The authors seek to counter certain generalizations regarding the nature of China’s IP (utility patent) enforcement environment.   They bring to an English language reader many useful observations regarding the patents that are being litigated, favored locations for litigations of different technologies, and that local protectionism is not apparent in the litigated cases that were studied.  What has most attracted attention, however, is something that really should not have:  foreigners win cases.  This is not new news and probably oversimplifies what the data suggests.  The conclusion itself reflects mostly on the lack of knowledge of the West on China’s IP system.  Indeed, I personally believe that a review of all available data would likely lead to a different conclusion on how foreigners win cases and the nature of Chinese “local protectionism.” Unfortunately, by relying primarily on English language secondary sources, an incomplete database and data that is over five years old, the article doesn’t address why foreigners bring so few cases when they are winning and what are the factors that contribute to success or failure.

I have divided my observations on this article into three parts: (a) why foreigners winning cases is “old news”; (b) what litigant behavior and the databases likely say about “win” rates; and (c) manifestations and data on local protectionism.

  1. Win Rates as Old News

The authors suggest that they are the “first large-scale empirical study of patent litigation in China” and that “empirical study of Chinese patent enforcement is virtually non-existent.”

In fact, there are a wealth of surveys on foreign “win rates”胜诉率 in the Chinese IP courts, most of which draw upon a larger sample than the 471 patents cases used by the authors, which included only 49 cases with foreign plaintiffs and 29 cases as defendants — a rather small sample.

Here’s a random survey of prior studies on foreign win rates that I found in preparing this review of the article.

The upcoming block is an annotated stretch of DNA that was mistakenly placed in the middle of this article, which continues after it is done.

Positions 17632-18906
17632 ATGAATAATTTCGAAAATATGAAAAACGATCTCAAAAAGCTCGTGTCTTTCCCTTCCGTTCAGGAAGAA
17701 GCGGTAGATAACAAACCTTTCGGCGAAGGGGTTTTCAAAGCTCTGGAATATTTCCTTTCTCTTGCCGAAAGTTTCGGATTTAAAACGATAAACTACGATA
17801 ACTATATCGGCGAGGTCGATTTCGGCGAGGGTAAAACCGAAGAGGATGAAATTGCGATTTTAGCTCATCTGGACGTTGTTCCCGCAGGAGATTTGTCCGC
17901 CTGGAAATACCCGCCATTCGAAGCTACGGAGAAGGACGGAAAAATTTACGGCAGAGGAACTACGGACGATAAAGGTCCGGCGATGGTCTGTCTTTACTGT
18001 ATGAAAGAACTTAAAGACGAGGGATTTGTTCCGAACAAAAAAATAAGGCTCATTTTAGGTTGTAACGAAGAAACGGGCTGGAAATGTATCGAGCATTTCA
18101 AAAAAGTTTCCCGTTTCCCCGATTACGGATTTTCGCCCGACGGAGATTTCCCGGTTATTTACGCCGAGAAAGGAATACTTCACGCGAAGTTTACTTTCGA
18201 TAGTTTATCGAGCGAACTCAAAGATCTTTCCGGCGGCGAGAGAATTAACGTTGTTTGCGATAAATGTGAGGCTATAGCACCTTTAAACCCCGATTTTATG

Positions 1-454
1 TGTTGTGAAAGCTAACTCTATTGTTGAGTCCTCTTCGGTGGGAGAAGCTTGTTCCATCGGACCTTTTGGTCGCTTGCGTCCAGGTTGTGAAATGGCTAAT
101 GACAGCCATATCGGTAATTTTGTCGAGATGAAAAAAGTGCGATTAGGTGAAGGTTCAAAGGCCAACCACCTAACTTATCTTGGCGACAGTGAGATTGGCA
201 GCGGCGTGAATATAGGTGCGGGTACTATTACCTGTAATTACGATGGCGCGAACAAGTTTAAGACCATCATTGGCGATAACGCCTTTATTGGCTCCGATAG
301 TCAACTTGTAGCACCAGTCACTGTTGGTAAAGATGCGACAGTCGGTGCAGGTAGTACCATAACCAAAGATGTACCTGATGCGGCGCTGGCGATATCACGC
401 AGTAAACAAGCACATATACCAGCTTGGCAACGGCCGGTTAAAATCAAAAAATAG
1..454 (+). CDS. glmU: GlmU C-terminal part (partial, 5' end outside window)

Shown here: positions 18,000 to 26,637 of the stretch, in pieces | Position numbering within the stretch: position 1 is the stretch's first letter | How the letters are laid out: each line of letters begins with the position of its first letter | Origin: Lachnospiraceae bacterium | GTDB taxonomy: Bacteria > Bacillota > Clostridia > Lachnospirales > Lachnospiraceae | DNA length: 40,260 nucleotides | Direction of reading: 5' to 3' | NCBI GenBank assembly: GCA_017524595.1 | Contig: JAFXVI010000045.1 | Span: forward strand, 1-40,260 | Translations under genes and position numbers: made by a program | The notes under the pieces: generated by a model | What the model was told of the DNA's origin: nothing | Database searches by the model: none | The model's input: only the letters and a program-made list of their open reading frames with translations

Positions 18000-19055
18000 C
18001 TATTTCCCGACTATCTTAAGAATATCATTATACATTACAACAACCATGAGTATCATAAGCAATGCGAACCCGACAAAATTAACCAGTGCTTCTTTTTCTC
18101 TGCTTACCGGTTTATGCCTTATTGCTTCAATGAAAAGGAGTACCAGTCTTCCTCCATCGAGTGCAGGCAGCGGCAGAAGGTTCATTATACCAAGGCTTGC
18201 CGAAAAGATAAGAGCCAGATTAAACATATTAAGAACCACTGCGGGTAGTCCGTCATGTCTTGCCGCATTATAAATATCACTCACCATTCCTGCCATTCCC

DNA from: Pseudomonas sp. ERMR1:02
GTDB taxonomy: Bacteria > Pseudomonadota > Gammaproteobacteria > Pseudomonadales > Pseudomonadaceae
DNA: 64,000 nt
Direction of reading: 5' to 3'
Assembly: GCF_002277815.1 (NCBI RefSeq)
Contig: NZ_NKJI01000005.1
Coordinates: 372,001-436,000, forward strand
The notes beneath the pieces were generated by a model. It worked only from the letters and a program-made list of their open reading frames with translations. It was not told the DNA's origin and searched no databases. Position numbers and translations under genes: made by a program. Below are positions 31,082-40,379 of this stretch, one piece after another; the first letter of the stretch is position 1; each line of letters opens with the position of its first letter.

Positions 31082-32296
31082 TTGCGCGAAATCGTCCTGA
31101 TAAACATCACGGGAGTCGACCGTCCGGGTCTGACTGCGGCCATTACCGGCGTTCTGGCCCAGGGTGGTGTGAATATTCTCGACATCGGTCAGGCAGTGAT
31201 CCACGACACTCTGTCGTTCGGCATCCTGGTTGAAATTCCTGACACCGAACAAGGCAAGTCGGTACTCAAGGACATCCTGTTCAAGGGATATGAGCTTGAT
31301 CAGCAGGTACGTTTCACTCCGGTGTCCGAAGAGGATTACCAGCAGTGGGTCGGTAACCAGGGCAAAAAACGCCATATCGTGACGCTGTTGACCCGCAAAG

1.According to a press report of a Shanghai news conference, the success rate for foreigners in first instance IP trials was 84.6% for the 447 cases filed in Shanghai from 2009-2013.

2. Of the 2,691 cases adjudicated in the Beijing Number 1  Intermediate court for the period 2006-2010, foreigners had a full or partial win rate of 55.2%.

3.A newspaper report on success rates for foreigners on IP cases in Zhejiang  reported success rates of 95% for 2013 out of 85 foreign cases adjudicated that year, with rates as high as 99% in 2010.

4.  A sample of 350 foreign-related cases conducted by the Guangdong High Court in 2010 to the first half of 2013 of 1272 cases filed (not including Taiwan, Hong Kong and Macau), revealed success rates of 70-80%, with relatively low settlement rates of 10-20%.  Foreign cases constituted about 2.25% of all IP cases.

5.  A study of the leading cases discussed in the gazette of the Supreme People’s Court for the 30 year period from 1985 to 2014 reported a success rate in the 33 foreign cases (out of 157 cases filed) of 73%, with foreigners playing the role of plaintiff in two-thirds of the cases.

6.  A study reported by the renowned Judge Sun Hailong in Chongqing in 2015 noted that for the period of 2003 -2007 the success rate for Chinese litigants was 5.78%.   This report also challenges the notion, that “inland provinces”, such as Sichuan, are somehow hotbeds of local protectionism, which the authors of the Love study noted has “little empirical evidence… to support or refute.”

7.  The Shanghai Number 2 Intermediate Peoples Court reported for the period 2006-2010, that the success rate for foreigners on IP cases was 86.3% of the 80 cases heard.  Foreigners were plaintiffs in 94.5% of the cases filed.

8.  In an English language September 27, 2012 letter of SIPO Commissioner Tian Lipu to USPTO Director Kappos, SIPO also points to analyses it conducted of foreign win rates, noting that in the 800 foreign cases surveyed from a number of different provinces (including inland provinces), foreign companies on average stood a better chance of winning their cases than Chinese parties, with foreigners winning all design patent cases in Guangdong.  The study notes that in Shanghai foreigners were more likely to appear as defendants and their win rate was 59% compared to 52% for domestic defendants   When foreigners acted as plaintiffs in Shanghai, their win rate in first instance cases was 77.8% versus 59.3% for domestic parties.